In Hernandez, et. al. v. Hillsides, Inc., et. al., the appellate court said Hillsides, a residential facility for abused and neglected children, failed to prove the employees had a diminished expectation of privacy and that it was sufficiently justified to monitor the office to protect the needs of the children. According to the opinion, testimony from the females that they conducted activity in their office such as changing clothes for the gym supported the conclusion that they did have an expectation of privacy in their office.
The court rejected the facility’s argument that the lack of a flap on a “doggie door” in their office door, the fact individuals could peek into the employees’ office window, and the fact 11 people had keys to their office meant the employees should not have reasonably expected privacy.
Further, the court disagreed that any expectation of privacy was overcome by Hillsides’ concern that employees were accessing pornographic Web sites at night and its desire to protect the children from exposure to the sites. According to the opinion, the facility did not provide the titles of the Web sites, did not describe what sort of Web sites were “pornographic,” and had not provided the Web logs that justified their decision to conduct the surveillance.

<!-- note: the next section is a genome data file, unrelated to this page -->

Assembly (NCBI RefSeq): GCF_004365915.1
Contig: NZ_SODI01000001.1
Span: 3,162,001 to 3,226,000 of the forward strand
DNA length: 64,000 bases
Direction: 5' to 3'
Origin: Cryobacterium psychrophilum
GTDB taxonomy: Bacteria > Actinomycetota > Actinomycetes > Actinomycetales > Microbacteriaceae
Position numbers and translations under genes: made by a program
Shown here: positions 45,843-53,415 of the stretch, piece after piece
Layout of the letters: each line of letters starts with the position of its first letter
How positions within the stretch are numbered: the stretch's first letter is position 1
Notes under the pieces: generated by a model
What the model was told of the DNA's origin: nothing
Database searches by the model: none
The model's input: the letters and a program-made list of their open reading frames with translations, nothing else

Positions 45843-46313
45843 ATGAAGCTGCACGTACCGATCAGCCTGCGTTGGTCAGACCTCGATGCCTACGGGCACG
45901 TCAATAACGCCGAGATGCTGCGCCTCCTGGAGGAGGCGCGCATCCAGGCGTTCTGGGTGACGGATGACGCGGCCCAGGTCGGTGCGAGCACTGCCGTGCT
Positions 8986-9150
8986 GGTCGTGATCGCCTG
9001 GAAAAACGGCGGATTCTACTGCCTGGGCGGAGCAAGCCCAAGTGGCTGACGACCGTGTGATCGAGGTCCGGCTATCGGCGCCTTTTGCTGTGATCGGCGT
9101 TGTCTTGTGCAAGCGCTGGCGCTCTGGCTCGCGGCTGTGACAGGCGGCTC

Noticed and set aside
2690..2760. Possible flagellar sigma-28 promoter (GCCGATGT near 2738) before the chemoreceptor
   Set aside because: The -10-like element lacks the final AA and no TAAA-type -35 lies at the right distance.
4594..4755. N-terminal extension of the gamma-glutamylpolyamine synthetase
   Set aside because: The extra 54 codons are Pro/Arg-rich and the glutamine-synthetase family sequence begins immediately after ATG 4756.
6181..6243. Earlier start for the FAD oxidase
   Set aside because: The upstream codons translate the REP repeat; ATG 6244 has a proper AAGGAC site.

Additionally, the court noted that there were other non-intrusive means for the facility to monitor employees’ Web activities.
Hillsides had placed a motion-activated camera in the office shared by the two plaintiffs after being advised by their computer technician that some staff computers, including one in the plaintiffs’ office, were accessing pornographic Web sites. The facility’s director claimed nothing was ever recorded because the camera was only hooked up after work hours.
When the females noticed a flashing light on an office bookshelf while at work and discovered it was a camera, they notified their supervisors. Though the facility director showed them what was recorded and the recordings contained no images of them until that day, they sued their employer.
The appellate court found that it was not necessary to determine if the employees were viewed to establish a privacy violation.